We shared the dark and quiet for a bit, the three of us, Harper occasionally reaching out ever so gently to pat Michael's back or kiss his cheek. And I thought, "Yes. This. More of this please. More calm and fleecy warm children and rocking chairs in the quiet. More peace."

By tomorrow those quiet minutes will probably be far from my children's minds, but I think I'll hold on to them for a while.

Edited to add: The song in the background of that video is, "Whole Other World," from Right Outta Nowhere by Christine Kane - one of my absolute favorite artists.

Tuesday, January 06, 2009

Dedication Explanation

This might be one of those stories that was more funny when it happened than funny in the retelling. . . but I have to share to explain the dedication below.

The past several holidays we've spent the week after Christmas at my parents' house in Wisconsin. It has become a loose tradition to play games together on New Year's Eve. This year we played my brother's new Trivial Pursuit game (the 25th anniversary edition) and then we played Taboo.

If you've never played Taboo, the object is to get your team to say a word, which is on a card along with words you cannot use while talking to your team. So the word might be Christmas and you would have to get your team to say it without using words like Santa, holiday, December, stocking, tree, etc. You "give" as many words as you can during the allotted time and then play moves to the next team. It's a fun game, often made more fun when people are giddy from staying up late (like trying to make it to midnight) or have perhaps sampled some holiday "spirits".

We were well into the game when my dad, who was giving clues to my mom, had to get her to say the word "teapot". So he sang, "I'm a little. . ." and my mom confidently yelled, "Teacup!" We all dissolved into near hysterical laughter at my mom's mistake and it only got worse as my dad kept singing the song and my mom kept saying "teacup." By the end of it my mom was quite literally rolling on the floor laughing.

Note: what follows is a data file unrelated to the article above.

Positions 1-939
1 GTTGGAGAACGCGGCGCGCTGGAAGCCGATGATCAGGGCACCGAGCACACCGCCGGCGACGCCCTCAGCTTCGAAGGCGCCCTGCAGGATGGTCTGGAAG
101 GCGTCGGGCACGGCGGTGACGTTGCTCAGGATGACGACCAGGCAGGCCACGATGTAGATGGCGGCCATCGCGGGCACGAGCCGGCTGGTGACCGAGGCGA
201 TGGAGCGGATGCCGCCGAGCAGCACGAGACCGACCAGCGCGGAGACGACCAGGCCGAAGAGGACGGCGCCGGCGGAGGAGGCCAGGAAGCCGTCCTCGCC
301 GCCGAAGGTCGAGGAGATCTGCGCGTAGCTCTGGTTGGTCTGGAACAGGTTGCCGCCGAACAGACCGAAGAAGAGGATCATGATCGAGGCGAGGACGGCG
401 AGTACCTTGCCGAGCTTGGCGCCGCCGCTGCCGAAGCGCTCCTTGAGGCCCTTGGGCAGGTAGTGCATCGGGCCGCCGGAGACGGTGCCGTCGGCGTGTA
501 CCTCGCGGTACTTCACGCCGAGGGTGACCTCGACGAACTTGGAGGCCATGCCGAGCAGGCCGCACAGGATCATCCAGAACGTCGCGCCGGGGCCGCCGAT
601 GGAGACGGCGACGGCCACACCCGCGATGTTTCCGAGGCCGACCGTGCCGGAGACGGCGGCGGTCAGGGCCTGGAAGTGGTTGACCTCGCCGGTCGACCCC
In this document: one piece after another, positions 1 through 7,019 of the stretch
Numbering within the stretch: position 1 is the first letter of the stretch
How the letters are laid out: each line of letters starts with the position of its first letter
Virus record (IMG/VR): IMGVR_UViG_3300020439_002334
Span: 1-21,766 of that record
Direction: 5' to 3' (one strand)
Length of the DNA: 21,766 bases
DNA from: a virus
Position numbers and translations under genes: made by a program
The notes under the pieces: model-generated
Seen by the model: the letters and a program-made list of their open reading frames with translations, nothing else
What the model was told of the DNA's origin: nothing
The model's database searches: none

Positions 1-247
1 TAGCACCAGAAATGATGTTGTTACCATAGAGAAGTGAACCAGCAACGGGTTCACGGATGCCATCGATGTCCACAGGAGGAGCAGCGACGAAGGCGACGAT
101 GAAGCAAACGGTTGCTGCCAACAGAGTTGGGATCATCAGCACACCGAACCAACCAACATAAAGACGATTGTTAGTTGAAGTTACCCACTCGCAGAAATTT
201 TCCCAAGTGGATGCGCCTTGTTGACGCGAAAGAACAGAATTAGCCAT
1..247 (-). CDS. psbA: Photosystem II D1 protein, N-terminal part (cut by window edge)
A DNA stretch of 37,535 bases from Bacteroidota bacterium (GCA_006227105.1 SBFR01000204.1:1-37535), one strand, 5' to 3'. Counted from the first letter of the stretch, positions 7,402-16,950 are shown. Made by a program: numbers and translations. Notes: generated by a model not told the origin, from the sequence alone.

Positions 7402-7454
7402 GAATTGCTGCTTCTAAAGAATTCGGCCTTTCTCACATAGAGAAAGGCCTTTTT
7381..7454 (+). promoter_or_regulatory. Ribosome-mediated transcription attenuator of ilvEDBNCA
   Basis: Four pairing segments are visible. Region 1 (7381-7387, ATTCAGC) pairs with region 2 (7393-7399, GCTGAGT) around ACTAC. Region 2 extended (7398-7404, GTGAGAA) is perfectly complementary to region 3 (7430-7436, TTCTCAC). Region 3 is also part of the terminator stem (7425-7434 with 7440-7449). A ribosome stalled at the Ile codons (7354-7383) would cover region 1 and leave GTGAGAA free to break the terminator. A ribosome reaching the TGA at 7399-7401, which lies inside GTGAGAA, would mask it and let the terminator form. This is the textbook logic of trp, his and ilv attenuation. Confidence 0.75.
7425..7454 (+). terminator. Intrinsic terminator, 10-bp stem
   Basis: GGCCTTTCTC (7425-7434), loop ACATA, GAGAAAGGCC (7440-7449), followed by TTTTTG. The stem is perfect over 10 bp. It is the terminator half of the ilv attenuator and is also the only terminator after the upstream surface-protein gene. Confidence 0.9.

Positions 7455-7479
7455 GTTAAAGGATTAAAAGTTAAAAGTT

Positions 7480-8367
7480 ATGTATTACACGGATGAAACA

I know it was probably one of those, "You had to be there" moments. But without sharing that little story, you wouldn't understand why I laughed so much when Harper came home from school today, singing this song:

Saturday, January 03, 2009

In Which 2009 Already Surprises Me

We made it back from Wisconsin in only seven hours, this is unheard of when traveling with small children. It was the perfect anti-storm of sleeping children, cooperative bladders, light traffic, dry weather, and vacant construction zones.


Michael was excited to see his room, he got all smiley and wiggly when I carried him in there to change his diaper.


Harper said, "This was such a good day."

"Driving in the car all day?" I puzzled.

"Well we got home safely Mom!"

Good point.


Matt went to pick up the dog, the dog entered, Michael cried. Michael apparently forgot Rebound and/or is now afraid of him.